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FATTY ACIDS PROFILES OF RAINBOW TROUT (ONCORHYNCHUS MYKISS WALBAUM, 1792), FED WITH ZEOLITE (CLINOPTILOLITE).

Byline: D. Danabas

ABSTRACT

In this trial, the lipid contents and fatty acid compositions (% of total fatty acids) of rainbow trout fed with four different ratios of clinoptilolite were studied. The fatty acid compositions of fish in groups ranged from 26.81% to 27.93 % saturated fatty acids, 25.35-31.435 % monounsaturated and 32.99-40.185 % polyunsaturated. Among them, those occurring in the highest proportions were oleic acid (C18:1n9, 19.85-22.27 %), palmitic acid (C16:0, 15.60-16.56 %), linoleic acid (C18:2n6, 11.43-18.88 %), cis-4,7,10,13,16,19-docosahexaenoic acid (C22:6n3, 13.36-15.52 %), stearic acid (C18:0, 4.25-4.75 %), palmitoleic acid (C16:1, 3.53-4.59 %), cis-5,8,11,14,17-eicosapentaenoic acid (C20:5 n3, 3.11-3.39 %), and myristic acid (C14:0, 2.56-2.85 %).

The findings demonstrated that fatty acid compositions of the groups depend on feed, age, environmental conditions, and effects of feed additives like clinoptilolite. In this respect, it demonstrated that clinoptilolite can be added to fish feeds

Key words: Fatty Acids, Oncorhynchus mykiss, Clinoptilolite.

INTRODUCTION

Zeolites, one of the groups of the most important raw materials in present industry have attracted attention on especially environmental pollution and purification, and herbal and animal production (Danabas, 2009). As a consequence of their properties, zeolite molecules called as "molecular sieves" are used generally in many fields as commercial absorbent and adsorbent (Alp, 2005; Leung, 2004; Aybal, 2001; Mumpton, 1999). Clinoptilolite (CLNP), one of the types of zeolites or zeolites itself, are fundamentally used for four aims in aquaculture applications, at the present time. These are to provide pollution control in ponds; to remove N-compounds from water of hatcheries, fish transport and aquariums; to increase oxygen in aquarium and fish transport; and to increase growth parameter values of fish via adding into feed (Ravendra et al., 2004; Kaiser et al., 2006; Tore, 2006; Kanyilmaz, 2008).

Intensive aquaculture continues to expand, which requires high quality protein sources. Fish meal is major and increasingly expensive component of salmon and trout feeds, since it has high levels of digestible protein and energy, excellent amino acid and fatty acid profiles (Ozogul et al., 2006). CLNP as feed additive can improve the effects of feed. Flesh quality of fish is becoming an increasing concern in the aquaculture industry as total production increases (Johnston, 1999) by using different processes like feed additives. Flesh quality can be influenced by the biochemical composition of fish fillets (Hernandez et al., 2002). The biochemical composition may be affected by species, environmental factors, size, age, and diets (Bandarra et al., 1997; Yildiz et al., 2006; Tang et al., 2009).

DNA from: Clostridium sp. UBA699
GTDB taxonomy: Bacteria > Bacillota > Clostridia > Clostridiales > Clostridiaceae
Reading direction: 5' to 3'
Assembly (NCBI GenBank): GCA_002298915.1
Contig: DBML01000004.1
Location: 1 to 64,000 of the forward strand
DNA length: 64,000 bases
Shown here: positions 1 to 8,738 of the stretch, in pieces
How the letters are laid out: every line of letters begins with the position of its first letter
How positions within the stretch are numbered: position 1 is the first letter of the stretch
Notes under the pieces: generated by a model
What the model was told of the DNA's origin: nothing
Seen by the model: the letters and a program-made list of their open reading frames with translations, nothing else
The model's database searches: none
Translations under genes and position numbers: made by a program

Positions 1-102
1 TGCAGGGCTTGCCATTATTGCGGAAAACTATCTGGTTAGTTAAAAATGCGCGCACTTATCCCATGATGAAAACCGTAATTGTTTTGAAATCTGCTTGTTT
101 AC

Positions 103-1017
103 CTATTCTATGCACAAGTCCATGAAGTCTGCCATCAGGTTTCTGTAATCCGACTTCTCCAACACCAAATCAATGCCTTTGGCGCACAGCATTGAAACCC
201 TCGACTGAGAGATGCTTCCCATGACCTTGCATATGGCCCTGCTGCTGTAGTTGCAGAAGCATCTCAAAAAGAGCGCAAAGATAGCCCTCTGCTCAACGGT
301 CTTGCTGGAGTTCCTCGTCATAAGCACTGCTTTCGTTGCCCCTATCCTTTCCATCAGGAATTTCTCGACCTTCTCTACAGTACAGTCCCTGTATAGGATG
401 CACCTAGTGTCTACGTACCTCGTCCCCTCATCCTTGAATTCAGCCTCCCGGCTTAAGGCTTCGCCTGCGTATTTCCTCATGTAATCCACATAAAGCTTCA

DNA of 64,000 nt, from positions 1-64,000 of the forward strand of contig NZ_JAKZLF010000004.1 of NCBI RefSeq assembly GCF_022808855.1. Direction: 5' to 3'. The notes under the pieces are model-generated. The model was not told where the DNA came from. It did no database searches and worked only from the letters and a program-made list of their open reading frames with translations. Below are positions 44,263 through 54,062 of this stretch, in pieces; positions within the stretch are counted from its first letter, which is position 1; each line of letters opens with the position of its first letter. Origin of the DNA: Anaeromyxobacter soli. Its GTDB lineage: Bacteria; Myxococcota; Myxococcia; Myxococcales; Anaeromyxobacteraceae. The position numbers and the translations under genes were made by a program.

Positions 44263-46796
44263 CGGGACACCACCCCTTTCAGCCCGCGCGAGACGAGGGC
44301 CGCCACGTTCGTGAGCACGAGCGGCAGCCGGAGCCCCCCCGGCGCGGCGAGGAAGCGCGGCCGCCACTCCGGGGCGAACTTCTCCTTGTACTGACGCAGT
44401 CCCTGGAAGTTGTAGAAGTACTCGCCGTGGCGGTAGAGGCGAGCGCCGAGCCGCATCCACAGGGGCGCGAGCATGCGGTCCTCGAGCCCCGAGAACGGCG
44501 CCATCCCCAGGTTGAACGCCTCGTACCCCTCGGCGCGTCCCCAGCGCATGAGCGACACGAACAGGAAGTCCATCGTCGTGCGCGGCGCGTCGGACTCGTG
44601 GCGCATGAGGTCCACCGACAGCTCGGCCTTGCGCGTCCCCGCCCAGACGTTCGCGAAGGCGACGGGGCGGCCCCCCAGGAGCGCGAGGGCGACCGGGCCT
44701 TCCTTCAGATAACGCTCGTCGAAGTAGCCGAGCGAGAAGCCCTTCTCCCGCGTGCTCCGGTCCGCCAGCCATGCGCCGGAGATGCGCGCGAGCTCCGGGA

The fish, especially freshwater fish as good as marine fish species, can be a source of essential fatty acids (Ozogul et al., 2007). Compared to marine fish, freshwater fish contain high levels of C18 polyunsaturated fatty acids (PUFAs) and low levels of the C20:5 n3, eicosapentaenoic acid (EPA) and C22:6n3, docosahexaenoic acid (DHA) (Yildiz et al., 2006). Freshwater fish are generally characterized by high levels of n6 PUFAs, especially C18:2n6, linoleic acid (LIA) and C20:4n6, arachidonic acid (ARA). Since freshwater fish contain lower proportions of long-chain n3 PUFAs than marine fish (Rahman et al., 1995; Yildiz et al., 2006), the ratio of total n3 to n6 fatty acids is much higher for marine fish than freshwater fish, varying from 5 to 10 or more (Ozogul et al., 2007).

The significance of the long chain PUFAs has gained attention because of the prevention of human coronary artery disease (Conner, 2000; Mozaffarian et al., 2005; Ward and Singh, 2005) and improvement of retina and brain development (Crawford, 1993; Su et al., 2004), and also decreased incidence of breast cancer, rheumatoid arthritis, multiple sclerosis, psoriasis and inflammation (Kinsella, 1988). Marine lipids contain high level of PUFAs, especially EPA and DHA (Ackman, 1999). EPA and DHA are very beneficial to human health (Nestel et al., 2002; Alasalvar et al., 2002). EPA has been reported to be useful in the treatment of cancer and brain disorders (Fenton et al., 2000). DHA is a major component of the brain, the eye retina, and heart muscles, also plays a vital role in the brain and the eye development (Ward and Singh, 2005).

General recommendations for daily dietary intakes of DHA/EPA are 0.5 g for infants and an average of 1 g/day for adults and patients with coronary heart disease (Kris-Etherton et al., 2001; Ozogul and Ozogul, 2007). Although Turkey has four seas and a great variety of fish species, the consumption of fish is small and the population should thus be encouraged to change their eating habits (Ozogul and Ozogul, 2007).

In this study, it is aimed to examine the effects of zeolite (CLNP), on lipid contents and fatty acids (FAs) profiles of rainbow trout (Oncorhynchus mykiss) which is in the first place (80.886 tone year-1) among finfish culture in Turkey (TUIK, 2010).

MATERIALS AND METHODS